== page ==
“With more people travelling by rail than ever before, the UK’s rail network, stations and platforms have undergone several modernisation schemes in recent years to make routes faster with more frequent and more reliable services for passengers,” Kim explains to readers. “I have seen this major improvement work first hand on the Great Western route run by Network Rail.”
Kim is currently working on the Oxford corridor, which connects London Paddington to Reading and Banbury. The team is aiming to improve the infrastructure along the route by making upgrades to Oxford station, upgrading depots and sidings, and renewing nine miles of track. RSK is supporting the project to ensure that the environment around the railway is preserved during the development work.
Brand new track at Oxford Station
“RSK has been an environmental one-stop shop providing a plethora of in-house expertise,” says Kim in the article. “This support has covered everything from communication services, corporate strategy and sustainability, ecological and laboratory services to impact assessment and planning, landscape design and master planning. Other services include site investigation and remediation, environment, health and safety compliance, and industrial permitting, specialist environmental services and engineering, geology and geotechnics, all from a vast in-house team.”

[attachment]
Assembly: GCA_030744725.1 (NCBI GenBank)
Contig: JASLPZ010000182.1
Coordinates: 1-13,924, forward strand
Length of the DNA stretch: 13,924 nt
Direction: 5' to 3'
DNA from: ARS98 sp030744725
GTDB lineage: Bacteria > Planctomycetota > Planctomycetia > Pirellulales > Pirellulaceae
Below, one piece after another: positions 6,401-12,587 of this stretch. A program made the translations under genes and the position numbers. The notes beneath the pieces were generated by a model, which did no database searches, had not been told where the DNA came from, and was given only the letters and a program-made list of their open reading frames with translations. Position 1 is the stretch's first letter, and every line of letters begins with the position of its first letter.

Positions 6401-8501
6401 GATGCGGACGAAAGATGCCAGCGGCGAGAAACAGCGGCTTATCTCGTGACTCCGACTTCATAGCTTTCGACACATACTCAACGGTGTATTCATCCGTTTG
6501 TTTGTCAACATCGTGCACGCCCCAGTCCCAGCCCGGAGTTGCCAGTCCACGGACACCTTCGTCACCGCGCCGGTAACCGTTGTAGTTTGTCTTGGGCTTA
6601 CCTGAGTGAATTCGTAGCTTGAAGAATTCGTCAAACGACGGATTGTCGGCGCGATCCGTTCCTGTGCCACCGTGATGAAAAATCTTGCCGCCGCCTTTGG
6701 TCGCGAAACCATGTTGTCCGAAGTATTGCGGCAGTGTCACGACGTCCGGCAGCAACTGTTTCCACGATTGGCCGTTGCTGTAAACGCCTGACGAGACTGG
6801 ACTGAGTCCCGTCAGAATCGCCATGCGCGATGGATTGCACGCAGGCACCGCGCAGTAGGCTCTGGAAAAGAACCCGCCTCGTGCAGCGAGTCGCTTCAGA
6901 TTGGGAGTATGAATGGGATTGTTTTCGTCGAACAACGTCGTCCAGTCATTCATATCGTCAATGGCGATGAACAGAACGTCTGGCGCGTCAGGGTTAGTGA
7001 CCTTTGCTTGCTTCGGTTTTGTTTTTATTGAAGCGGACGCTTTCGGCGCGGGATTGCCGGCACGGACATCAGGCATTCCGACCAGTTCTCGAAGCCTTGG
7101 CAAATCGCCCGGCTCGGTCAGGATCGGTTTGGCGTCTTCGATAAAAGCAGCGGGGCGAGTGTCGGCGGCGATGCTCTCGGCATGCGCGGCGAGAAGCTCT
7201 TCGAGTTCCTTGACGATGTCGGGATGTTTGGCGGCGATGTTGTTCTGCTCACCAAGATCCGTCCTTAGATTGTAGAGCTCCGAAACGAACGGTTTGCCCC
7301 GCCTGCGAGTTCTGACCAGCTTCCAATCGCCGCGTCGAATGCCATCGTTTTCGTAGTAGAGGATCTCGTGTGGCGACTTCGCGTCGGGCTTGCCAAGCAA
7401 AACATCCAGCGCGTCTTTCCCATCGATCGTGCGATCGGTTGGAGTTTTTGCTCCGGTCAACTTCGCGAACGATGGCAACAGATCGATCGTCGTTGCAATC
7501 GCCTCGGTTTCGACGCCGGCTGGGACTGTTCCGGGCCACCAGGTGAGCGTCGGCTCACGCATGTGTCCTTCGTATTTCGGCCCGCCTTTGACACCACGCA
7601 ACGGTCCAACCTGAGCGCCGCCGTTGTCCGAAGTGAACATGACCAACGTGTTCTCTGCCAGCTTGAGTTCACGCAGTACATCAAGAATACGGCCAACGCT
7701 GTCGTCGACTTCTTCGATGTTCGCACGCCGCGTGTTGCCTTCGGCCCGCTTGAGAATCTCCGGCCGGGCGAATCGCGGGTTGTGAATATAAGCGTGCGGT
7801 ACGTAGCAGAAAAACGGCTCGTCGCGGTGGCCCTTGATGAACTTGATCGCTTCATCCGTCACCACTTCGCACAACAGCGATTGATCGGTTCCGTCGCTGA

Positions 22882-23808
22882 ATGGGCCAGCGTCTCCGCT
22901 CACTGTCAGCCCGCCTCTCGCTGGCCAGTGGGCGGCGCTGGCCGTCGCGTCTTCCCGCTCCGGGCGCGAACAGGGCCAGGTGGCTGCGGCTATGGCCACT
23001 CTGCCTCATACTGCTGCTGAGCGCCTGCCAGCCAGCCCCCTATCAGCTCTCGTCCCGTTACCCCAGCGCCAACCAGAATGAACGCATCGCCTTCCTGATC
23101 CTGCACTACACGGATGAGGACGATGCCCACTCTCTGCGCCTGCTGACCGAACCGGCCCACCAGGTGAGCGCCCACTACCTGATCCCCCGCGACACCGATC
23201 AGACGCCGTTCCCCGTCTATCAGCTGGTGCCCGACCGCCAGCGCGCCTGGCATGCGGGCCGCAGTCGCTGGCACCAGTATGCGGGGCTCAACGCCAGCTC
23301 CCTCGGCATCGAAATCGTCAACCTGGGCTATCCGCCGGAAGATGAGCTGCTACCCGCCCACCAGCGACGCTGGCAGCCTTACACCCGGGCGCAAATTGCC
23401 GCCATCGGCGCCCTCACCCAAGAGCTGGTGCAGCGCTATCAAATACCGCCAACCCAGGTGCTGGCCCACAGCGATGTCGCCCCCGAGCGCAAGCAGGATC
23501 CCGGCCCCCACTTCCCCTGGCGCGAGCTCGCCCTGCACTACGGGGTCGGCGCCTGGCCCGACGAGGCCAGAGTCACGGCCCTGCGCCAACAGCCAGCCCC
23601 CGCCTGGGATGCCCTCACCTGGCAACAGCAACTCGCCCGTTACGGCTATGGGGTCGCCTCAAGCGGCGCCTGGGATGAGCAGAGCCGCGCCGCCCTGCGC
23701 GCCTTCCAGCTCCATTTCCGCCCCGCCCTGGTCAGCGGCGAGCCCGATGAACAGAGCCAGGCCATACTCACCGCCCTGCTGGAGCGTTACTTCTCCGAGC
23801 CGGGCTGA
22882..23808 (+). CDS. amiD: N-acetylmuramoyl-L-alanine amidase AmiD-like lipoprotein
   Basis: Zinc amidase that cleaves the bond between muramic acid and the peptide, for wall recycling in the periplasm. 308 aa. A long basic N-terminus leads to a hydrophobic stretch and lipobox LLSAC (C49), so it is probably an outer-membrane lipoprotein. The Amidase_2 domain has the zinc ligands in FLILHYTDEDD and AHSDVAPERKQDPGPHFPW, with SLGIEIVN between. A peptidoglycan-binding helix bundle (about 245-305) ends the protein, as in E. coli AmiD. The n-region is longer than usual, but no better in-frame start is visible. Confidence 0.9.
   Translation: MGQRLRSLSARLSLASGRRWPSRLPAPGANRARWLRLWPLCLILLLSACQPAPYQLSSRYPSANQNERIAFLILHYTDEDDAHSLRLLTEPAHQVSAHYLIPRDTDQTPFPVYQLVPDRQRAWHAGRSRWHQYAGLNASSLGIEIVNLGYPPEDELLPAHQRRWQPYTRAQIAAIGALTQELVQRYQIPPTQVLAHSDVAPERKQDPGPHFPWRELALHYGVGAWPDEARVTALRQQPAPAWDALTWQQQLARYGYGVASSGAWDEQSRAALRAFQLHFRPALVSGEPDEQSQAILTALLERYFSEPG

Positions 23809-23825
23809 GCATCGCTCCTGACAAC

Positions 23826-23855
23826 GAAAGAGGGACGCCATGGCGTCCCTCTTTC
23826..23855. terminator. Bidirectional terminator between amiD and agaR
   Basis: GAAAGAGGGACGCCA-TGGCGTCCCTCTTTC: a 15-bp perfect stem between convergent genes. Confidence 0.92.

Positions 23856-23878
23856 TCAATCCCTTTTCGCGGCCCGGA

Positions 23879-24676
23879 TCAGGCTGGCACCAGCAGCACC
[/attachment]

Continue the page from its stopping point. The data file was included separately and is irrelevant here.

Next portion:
Kim goes on to explain the ecological work carried out by RSK, such as ecological surveys for many different species along the route and the successful summer blockade held in Oxford in July, a 23-day track possession in and out of Oxford station.
“The RSK team supported Network Rail by helping to minimise the disturbance to the public and wildlife during this time,” Kim explains. “The orange army of more than 150 colleagues worked 24/7 to complete £12 million worth of improvement work within the allocated track closure time. Keeping the work on schedule was essential.” RSK assisted Network Rail with environmentally friendly technology, such as hydrogen tower lights instead of those powered by a conventional diesel generator as well as dust vacuums and sheeting for ballast drops to minimise the effects on air quality.
Project teams worked 24/7 during the blockade
With the summer blockade now over, Kim is looking forward to the future relationship between RSK and Network Rail, which has blossomed throughout the Phase One work at Oxford.
“With the upcoming CP6, Network Rail hopes to continue with the second and third phases of work at Oxford, which will involve building another platform at the station to ease passenger congestion and completing bridge demolition. RSK hopes to remain on board to assist with the environmental measures as the project progresses.”
You can read Kim’s article in full in the digital version of the magazine, pp.83–87.